Prof. Peter J. Magill
Prof. Peter J. Magill
After graduating in Biochemistry at the University of Bath, Peter came to the University of Oxford to study for his D.Phil. under the supervision of Dr Mark Bevan and Professor J. Paul Bolam. Following the award of Peter's doctorate in 2001, for which he received the British Neuroscience Association's 2001 Postgraduate of the Year Prize, he remained in Oxford to continue with his studies on the functional properties of the basal ganglia and their partner brain circuits. Peter has led contiguous MRC-funded Programmes since 2009. Before Peter’s appointment as Unit Director, he was successively founding Deputy Director (2015-2021) and Interim Director of the MRC Brain Network Dynamics Unit. Peter was awarded the title of Professor of Neurobiology by the University of Oxford in 2014. He currently holds a Special Supernumerary Fellowship at University College, Oxford.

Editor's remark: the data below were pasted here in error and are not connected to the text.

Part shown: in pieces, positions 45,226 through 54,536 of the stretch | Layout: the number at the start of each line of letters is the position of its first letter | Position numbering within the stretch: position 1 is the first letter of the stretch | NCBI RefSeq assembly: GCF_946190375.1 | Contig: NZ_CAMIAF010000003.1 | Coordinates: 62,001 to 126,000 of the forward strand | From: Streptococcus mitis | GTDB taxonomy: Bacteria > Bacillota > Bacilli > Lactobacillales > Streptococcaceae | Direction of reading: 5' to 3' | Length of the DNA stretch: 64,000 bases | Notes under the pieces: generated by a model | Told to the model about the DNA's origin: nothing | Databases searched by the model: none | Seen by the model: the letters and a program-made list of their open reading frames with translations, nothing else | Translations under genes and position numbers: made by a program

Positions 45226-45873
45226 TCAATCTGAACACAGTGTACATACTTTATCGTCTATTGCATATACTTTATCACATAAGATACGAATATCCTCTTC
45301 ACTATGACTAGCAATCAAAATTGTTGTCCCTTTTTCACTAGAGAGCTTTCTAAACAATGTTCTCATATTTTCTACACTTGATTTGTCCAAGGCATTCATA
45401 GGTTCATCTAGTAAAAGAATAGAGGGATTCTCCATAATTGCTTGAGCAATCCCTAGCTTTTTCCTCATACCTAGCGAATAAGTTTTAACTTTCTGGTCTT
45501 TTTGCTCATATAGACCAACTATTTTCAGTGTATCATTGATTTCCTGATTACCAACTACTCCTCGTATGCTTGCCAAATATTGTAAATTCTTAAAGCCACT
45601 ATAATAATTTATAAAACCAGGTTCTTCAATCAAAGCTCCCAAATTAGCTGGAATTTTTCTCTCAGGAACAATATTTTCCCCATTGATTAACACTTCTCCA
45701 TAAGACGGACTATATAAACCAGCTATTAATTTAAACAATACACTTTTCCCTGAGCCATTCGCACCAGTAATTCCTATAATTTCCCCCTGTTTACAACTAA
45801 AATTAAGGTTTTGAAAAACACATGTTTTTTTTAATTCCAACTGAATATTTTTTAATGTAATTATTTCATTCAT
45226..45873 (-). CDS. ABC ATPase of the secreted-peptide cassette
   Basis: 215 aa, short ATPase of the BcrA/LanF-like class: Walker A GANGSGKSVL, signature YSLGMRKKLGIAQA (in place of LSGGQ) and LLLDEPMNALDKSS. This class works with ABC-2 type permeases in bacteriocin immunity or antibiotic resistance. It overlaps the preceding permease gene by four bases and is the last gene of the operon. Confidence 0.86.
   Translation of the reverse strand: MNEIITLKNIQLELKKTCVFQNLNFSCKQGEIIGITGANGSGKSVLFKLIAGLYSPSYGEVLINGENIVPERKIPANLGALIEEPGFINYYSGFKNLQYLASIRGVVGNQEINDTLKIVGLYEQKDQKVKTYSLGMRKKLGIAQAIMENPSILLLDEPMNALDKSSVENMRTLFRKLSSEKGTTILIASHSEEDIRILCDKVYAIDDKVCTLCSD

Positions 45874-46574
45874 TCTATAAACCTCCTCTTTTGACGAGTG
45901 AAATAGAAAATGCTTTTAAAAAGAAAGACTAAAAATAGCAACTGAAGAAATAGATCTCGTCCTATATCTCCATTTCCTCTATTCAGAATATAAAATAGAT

Peter is the recipient of a prestigious Investigator Award from The Wellcome Trust. He is also one of the founding Investigators and Theme Leaders at the Oxford Parkinson's Disease Centre.
Peter has fulfilled numerous academic leadership roles at the University of Oxford as well as at external organisations, including the International Basal Ganglia Society, the British Neuroscience Association, Parkinson's UK, the Wellcome Trust, and the Royal Society. Peter currently serves on the Research Grants Board 20K (Biological Sciences) of the Royal Society, the Neuroscience & Mental Health Board of the MRC, and the Training & Careers Group of the MRC.
In vivo electrophysiological recording techniques, quantitative anatomical methods, and the use of genetics-based approaches for the monitoring and manipulation of specified cell types are all central to Peter's research strategy to elucidate the principles governing neuronal communication within the basal ganglia and partner neural circuits.
- Cellular and network mechanisms underlying neuronal activity in the basal ganglia.
- Processing of information by the basal ganglia and their partner brain circuits.
- Experimental models of movement/memory disorders, particularly Parkinson's disease.
- Translational studies with a view to optimising functional neurosurgery for movement disorders.